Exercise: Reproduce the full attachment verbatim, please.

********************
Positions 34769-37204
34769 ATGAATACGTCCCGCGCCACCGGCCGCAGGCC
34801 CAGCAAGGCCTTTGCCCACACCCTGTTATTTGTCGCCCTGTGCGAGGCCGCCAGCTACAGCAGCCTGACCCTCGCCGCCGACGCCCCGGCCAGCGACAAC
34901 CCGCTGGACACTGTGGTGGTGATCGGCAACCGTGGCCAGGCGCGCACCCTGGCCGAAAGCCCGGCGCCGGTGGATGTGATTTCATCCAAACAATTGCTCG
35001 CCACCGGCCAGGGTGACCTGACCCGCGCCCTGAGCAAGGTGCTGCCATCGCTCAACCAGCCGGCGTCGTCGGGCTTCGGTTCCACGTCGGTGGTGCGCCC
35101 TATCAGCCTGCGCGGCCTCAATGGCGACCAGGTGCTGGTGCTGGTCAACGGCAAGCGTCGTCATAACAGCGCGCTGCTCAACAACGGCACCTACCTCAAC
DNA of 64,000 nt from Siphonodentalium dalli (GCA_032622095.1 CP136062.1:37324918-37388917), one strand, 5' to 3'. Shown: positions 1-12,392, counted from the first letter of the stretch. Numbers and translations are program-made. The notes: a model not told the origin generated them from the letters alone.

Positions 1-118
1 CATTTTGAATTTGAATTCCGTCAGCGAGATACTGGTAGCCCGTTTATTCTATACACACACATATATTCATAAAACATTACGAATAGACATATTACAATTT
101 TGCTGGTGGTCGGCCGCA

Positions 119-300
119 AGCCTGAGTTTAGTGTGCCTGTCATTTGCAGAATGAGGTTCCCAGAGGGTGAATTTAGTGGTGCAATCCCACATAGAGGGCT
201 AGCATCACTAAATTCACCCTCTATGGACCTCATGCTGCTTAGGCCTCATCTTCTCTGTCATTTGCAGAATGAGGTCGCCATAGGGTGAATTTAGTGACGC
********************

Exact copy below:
Positions 34769-37204
34769 ATGAATACGTCCCGCGCCACCGGCCGCAGGCC
34801 CAGCAAGGCCTTTGCCCACACCCTGTTATTTGTCGCCCTGTGCGAGGCCGCCAGCTACAGCAGCCTGACCCTCGCCGCCGACGCCCCGGCCAGCGACAAC
34901 CCGCTGGACACTGTGGTGGTGATCGGCAACCGTGGCCAGGCGCGCACCCTGGCCGAAAGCCCGGCGCCGGTGGATGTGATTTCATCCAAACAATTGCTCG
35001 CCACCGGCCAGGGTGACCTGACCCGCGCCCTGAGCAAGGTGCTGCCATCGCTCAACCAGCCGGCGTCGTCGGGCTTCGGTTCCACGTCGGTGGTGCGCCC
35101 TATCAGCCTGCGCGGCCTCAATGGCGACCAGGTGCTGGTGCTGGTCAACGGCAAGCGTCGTCATAACAGCGCGCTGCTCAACAACGGCACCTACCTCAAC
DNA of 64,000 nt from Siphonodentalium dalli (GCA_032622095.1 CP136062.1:37324918-37388917), one strand, 5' to 3'. Shown: positions 1-12,392, counted from the first letter of the stretch. Numbers and translations are program-made. The notes: a model not told the origin generated them from the letters alone.

Positions 1-118
1 CATTTTGAATTTGAATTCCGTCAGCGAGATACTGGTAGCCCGTTTATTCTATACACACACATATATTCATAAAACATTACGAATAGACATATTACAATTT
101 TGCTGGTGGTCGGCCGCA

Positions 119-300
119 AGCCTGAGTTTAGTGTGCCTGTCATTTGCAGAATGAGGTTCCCAGAGGGTGAATTTAGTGGTGCAATCCCACATAGAGGGCT
201 AGCATCACTAAATTCACCCTCTATGGACCTCATGCTGCTTAGGCCTCATCTTCTCTGTCATTTGCAGAATGAGGTCGCCATAGGGTGAATTTAGTGACGC